Happy Burns day!!

Its the 25th of January and it’s “Rabbie” Burns day in Scotland

for everyone in Qatar here is a wee scots poem from the great man himself, enjoy

To A Mouse.
On turning her up in her nest with the plough, November 1785.

Robert Burns was a poet, but that was not what earned him his living. As with most artists of his time he had to have some means of earning his keep. In Burns’ case he earned most of his money, sparse though this was, from farming. This is why he is also known as the “Ploughman Bard”. It was while he was ploughing one of his fields that he disturbed a mouse’s nest. It was his thoughts on what he had done that led to his poem, “To A Mouse”, which contains one of his most often quoted lines from the poem. I am sure that you will recognize it, probably not from the Scottish words, but from the translation, lines 4 and 5 from verse 7.

Burns Original

Wee, sleekit, cowrin, tim’rous beastie,
O, what a panic’s in thy breastie!
Thou need na start awa sae hasty
Wi bickering brattle!
I wad be laith to rin an’ chase thee,
Wi’ murdering pattle.

I’m truly sorry man’s dominion
Has broken Nature’s social union,
An’ justifies that ill opinion
Which makes thee startle
At me, thy poor, earth born companion
An’ fellow mortal!

I doubt na, whyles, but thou may thieve;
What then? poor beastie, thou maun live!
A daimen icker in a thrave
‘S a sma’ request;
I’ll get a blessin wi’ the lave,
An’ never miss’t.

Thy wee-bit housie, too, in ruin!
It’s silly wa’s the win’s are strewin!
An’ naething, now, to big a new ane,
O’ foggage green!
An’ bleak December’s win’s ensuin,
Baith snell an’ keen!

Thou saw the fields laid bare an’ waste,
An’ weary winter comin fast,
An’ cozie here, beneath the blast,
Thou thought to dwell,
Till crash! the cruel coulter past
Out thro’ thy cell.

That wee bit heap o’ leaves an’ stibble,
Has cost thee monie a weary nibble!
Now thou’s turned out, for a’ thy trouble,
But house or hald,
To thole the winter’s sleety dribble,
An’ cranreuch cauld.

But Mousie, thou art no thy lane,
In proving foresight may be vain:
The best laid schemes o’ mice an’ men
Gang aft agley,
An’ lea’e us nought but grief an’ pain,
For promis’d joy!

Still thou are blest, compared wi’ me!
The present only toucheth thee:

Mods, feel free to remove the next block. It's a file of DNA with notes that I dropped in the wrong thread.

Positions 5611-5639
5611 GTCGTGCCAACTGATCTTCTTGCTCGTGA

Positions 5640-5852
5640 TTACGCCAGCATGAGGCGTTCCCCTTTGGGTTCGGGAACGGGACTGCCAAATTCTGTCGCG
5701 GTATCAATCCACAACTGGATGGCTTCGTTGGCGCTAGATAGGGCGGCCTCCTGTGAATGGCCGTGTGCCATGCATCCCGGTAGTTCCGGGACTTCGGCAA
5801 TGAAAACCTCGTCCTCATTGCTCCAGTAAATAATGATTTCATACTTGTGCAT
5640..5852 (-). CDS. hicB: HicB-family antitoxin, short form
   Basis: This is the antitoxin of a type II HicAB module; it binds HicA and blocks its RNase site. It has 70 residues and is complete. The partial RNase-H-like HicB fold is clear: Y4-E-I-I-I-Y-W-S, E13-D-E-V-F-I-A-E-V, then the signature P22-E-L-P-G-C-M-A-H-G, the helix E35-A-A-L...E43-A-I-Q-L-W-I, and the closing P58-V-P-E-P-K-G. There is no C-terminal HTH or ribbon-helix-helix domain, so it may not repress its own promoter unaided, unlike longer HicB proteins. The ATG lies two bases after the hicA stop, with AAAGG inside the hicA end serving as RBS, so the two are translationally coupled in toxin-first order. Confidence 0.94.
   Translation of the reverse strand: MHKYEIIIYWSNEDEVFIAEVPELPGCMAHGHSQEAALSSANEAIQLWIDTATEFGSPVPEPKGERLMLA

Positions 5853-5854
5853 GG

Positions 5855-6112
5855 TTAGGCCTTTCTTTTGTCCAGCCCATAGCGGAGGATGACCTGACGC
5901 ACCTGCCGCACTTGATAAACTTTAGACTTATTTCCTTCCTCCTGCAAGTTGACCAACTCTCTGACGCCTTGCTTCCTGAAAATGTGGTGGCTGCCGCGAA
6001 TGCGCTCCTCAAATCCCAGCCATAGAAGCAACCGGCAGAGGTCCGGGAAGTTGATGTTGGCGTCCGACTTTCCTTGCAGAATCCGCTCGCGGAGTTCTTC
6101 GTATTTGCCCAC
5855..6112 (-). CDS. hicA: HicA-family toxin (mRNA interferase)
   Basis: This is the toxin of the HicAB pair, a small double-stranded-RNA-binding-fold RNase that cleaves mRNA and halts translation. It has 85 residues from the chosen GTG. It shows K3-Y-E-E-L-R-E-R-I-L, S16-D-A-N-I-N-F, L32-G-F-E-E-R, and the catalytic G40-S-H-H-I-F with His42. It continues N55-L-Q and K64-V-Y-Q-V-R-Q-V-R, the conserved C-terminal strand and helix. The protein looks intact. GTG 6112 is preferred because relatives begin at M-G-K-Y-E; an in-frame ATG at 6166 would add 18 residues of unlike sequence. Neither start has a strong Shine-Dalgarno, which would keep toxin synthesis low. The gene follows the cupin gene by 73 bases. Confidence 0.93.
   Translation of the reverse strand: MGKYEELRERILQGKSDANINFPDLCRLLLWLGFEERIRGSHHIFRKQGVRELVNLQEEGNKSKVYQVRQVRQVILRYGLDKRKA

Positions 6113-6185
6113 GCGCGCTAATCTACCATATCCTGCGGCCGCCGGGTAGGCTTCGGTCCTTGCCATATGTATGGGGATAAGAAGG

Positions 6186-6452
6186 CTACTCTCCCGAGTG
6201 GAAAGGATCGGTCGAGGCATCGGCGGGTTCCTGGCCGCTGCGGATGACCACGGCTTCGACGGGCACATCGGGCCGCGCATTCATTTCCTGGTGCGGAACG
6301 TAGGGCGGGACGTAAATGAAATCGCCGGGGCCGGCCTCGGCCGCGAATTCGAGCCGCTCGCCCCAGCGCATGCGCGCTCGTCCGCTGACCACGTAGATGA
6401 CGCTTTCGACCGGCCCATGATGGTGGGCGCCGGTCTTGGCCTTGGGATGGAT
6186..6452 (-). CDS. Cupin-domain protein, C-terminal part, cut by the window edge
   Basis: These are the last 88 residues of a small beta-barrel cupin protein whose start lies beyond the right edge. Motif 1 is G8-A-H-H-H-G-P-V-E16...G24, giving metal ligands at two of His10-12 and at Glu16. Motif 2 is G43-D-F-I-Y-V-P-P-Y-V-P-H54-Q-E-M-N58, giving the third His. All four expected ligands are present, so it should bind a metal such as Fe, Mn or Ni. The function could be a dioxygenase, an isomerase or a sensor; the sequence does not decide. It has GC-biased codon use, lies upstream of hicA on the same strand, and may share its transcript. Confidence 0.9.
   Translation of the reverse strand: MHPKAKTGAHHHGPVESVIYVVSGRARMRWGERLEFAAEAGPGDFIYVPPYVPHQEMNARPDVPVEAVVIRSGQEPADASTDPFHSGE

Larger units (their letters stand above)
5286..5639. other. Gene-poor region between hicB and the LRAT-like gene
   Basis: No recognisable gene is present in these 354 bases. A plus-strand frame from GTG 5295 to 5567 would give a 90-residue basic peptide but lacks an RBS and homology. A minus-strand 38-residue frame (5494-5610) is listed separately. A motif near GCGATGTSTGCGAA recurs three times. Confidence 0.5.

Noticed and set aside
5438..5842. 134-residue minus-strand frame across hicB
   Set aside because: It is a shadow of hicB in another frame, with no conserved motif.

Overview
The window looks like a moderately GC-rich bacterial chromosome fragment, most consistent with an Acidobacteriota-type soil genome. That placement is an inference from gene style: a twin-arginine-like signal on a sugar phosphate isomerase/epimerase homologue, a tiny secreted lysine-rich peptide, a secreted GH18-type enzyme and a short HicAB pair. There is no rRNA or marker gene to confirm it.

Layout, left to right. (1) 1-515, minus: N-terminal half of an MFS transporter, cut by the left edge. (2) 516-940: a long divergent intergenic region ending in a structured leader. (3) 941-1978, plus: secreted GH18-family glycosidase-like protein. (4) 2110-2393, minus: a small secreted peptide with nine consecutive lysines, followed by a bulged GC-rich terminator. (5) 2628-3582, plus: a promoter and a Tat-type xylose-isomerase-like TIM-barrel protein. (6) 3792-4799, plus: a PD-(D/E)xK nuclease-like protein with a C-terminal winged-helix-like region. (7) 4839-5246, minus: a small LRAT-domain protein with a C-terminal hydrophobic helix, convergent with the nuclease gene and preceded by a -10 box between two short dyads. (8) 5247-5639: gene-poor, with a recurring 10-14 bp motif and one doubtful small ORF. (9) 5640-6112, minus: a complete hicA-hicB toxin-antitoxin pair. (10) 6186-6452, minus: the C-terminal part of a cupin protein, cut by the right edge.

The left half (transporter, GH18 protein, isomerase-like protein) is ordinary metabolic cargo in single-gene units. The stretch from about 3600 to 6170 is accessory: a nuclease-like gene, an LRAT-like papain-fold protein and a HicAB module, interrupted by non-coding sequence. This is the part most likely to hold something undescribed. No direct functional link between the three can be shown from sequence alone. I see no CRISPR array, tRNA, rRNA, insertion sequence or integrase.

But och! I backward cast my e’e,
On prospects drear!
An’ forward, tho’ I canna see,
I guess an’ fear!

and in English

Small, sleek, cowering, timorous beast,
O, what a panic is in your breast!
You need not start away so hasty
With hurrying scamper!
I would be loath to run and chase you,
With murdering plough-staff.

I’m truly sorry man’s dominion
Has broken Nature’s social union,
And justifies that ill opinion
Which makes thee startle
At me, thy poor, earth born companion
And fellow mortal!

I doubt not, sometimes, but you may steal;
What then? Poor beast, you must live!
An odd ear in twenty-four sheaves
Is a small request;
I will get a blessing with what is left,
And never miss it.

Your small house, too, in ruin!
It’s feeble walls the winds are scattering!
And nothing now, to build a new one,
Of coarse grass green!
And bleak December’s winds coming,
Both bitter and keen!

You saw the fields laid bare and wasted,
And weary winter coming fast,
And cozy here, beneath the blast,
You thought to dwell,
Till crash! the cruel plough past
Out through your cell.

That small bit heap of leaves and stubble,
Has cost you many a weary nibble!
Now you are turned out, for all your trouble,
Without house or holding,
To endure the winter’s sleety dribble,
And hoar-frost cold.

But Mouse, you are not alone,
In proving foresight may be vain:
The best laid schemes of mice and men
Go often askew,
And leaves us nothing but grief and pain,
For promised joy!

Still you are blest, compared with me!
The present only touches you:
But oh! I backward cast my eye,
On prospects dreary!
And forward, though I cannot see,
I guess and fear!

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About Frances and Kyle

We are 3rd year Interior and Environmental Design Students at DOJCAD, at the University of Dundee.
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2 Responses to Happy Burns day!!

  1. aquapio1629 says:

    talking about poetry, Arabs are most known for reciting poetry, we have very deep vocal traditions. However, not eveybody, especially in the Gulf, uses Classical Arabic when writing/reciting poetry. They compose poetry using their colloquial/local dialect. Hope I made myself clear!

    • Frances and Kyle says:

      yes this was very helpful, this is true for Scots poems also, its only local dialect that we understand in these poems, we too widely write and speak in standard English rather than old Scots. Through the celebration of burns day that we hold onto this tradition. Schools encourage recitals of old Scots poems for the once a year celebration but sadly this language is slowly being lost in Scotland, but i do think that as modern cultures are created from our surroundings and friendships and accents, new words arise in our dialect. but it requires a great trend for these words to survive throughout a nation, but when accents change so often across Scotland it will only stay very localized to a region. i feel this applies to the world also. thanks again Kyle, team 6

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